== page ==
Tags: pinocchio | nose | lie | hot

'Pinocchio Effect' Study: During a Lie, the Nose Does Grow - Not Longer, Just Hotter

By Michael Mullins   |   Tuesday, 04 Dec 2012 07:19 PM

A lying person’s nose doesn’t grow like in the Pinocchio story, according to Spanish researchers, instead it heats up during the deceitful act.

In a thermography study measuring the temperature change of an individual’s face performing specific tasks, psychology researchers from the University of Granada in Spain found that the temperature around the nose and orbital muscle rise when a person fibs.

The same study also found there is a facial temperature drop when test subjects performed difficult mental tasks and an increase in facial temperature during moments of high anxiety.

The “Pinocchio Effect” study was shared in Live Science, and is part of a larger doctoral thesis that will be published later time in a peer-reviewed scientific journal.
(http://www.livescience.com/25191-nose-reveals-lies-pinocchio-effect.html)

According to the study’s authors, the temperature changes could be related to a portion of the brain’s cerebral cortex known as the insula, which is believed to play a role in a person’s consciousness in addition to the regulation of body temperature. When someone lies, activity in this region of the brain is increased, according to their data.

The facial temperature study is similar to prior research that’s shown a skin temperature increase in female test subject’s after being touched by a male experimenter, particularly in the chest and face.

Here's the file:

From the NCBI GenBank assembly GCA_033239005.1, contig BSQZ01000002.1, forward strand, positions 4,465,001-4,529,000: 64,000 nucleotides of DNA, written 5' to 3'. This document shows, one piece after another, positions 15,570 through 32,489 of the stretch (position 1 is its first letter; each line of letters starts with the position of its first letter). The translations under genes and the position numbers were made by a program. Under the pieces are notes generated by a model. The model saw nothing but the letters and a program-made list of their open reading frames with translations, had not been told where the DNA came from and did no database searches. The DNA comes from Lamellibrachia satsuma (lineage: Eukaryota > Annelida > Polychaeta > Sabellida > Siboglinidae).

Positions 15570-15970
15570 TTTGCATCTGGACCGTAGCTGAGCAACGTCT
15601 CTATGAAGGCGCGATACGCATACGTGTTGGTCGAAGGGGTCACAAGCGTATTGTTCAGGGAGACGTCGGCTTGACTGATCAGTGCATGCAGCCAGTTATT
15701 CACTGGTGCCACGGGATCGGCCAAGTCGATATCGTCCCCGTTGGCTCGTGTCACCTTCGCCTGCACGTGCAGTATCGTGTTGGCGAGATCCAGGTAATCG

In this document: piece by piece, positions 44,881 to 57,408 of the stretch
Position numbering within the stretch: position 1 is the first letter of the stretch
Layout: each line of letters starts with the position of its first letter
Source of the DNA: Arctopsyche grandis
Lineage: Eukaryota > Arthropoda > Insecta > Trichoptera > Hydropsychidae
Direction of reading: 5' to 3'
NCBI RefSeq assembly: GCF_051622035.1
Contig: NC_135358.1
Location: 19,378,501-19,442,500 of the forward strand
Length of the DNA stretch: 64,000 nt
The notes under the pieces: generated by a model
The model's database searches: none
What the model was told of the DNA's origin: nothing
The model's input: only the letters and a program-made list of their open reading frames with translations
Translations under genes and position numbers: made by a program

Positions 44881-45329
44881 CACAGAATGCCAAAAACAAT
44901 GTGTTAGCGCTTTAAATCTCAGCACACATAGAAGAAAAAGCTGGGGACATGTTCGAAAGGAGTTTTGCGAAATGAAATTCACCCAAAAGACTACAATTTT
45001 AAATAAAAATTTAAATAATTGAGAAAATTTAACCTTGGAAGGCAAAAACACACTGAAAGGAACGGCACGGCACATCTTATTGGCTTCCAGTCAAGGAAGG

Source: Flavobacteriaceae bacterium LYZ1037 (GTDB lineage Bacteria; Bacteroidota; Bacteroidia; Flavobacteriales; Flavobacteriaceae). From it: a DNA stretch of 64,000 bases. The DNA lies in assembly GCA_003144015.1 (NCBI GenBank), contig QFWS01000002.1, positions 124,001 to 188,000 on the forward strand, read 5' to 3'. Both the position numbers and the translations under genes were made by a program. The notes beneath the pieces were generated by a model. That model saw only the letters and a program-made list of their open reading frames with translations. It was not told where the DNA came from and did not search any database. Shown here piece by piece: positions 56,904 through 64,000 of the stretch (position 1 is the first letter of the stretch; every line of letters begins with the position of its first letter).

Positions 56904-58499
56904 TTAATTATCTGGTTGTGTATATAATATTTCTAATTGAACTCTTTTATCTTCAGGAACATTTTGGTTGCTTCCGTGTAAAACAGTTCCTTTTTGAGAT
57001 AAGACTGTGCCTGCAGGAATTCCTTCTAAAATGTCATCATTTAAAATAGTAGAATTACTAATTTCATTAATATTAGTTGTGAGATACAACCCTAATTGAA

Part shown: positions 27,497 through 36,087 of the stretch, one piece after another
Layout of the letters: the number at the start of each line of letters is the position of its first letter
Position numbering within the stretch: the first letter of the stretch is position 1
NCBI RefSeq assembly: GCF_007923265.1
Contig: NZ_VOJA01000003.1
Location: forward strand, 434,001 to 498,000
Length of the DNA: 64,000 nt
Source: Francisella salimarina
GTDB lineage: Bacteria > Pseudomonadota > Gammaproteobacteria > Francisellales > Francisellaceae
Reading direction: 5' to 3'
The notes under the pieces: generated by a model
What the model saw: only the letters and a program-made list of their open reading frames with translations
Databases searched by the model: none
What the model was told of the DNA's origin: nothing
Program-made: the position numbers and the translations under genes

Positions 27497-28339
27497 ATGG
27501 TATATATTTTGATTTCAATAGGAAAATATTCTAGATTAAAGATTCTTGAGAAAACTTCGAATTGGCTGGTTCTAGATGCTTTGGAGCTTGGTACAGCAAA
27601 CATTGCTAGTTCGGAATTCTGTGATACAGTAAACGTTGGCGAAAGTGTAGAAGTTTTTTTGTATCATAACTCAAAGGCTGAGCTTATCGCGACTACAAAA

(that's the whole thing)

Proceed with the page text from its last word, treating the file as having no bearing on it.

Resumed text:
Thermal infrared cameras can also be used to detect certain emotions as well as whether or not a person is intoxicated. Greek researches at the University of Patras conducted a study earlier this year in which they gave 20 healthy test subjects a glass of beer every 20 minutes for four hours. As the subjects drank the beer, infrared cameras exposed rising temperatures in the nose and mouth areas of their faces compared with the forehead.

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A lying person's nose doesn't grow like in Pinocchio, according to researchers, instead it heats up during a fib. Their "Pinocchio Effect" thermography study measuring changes in the face found that the temperature around the nose and orbital muscle rise when a person fibs.
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2012-19-04
 

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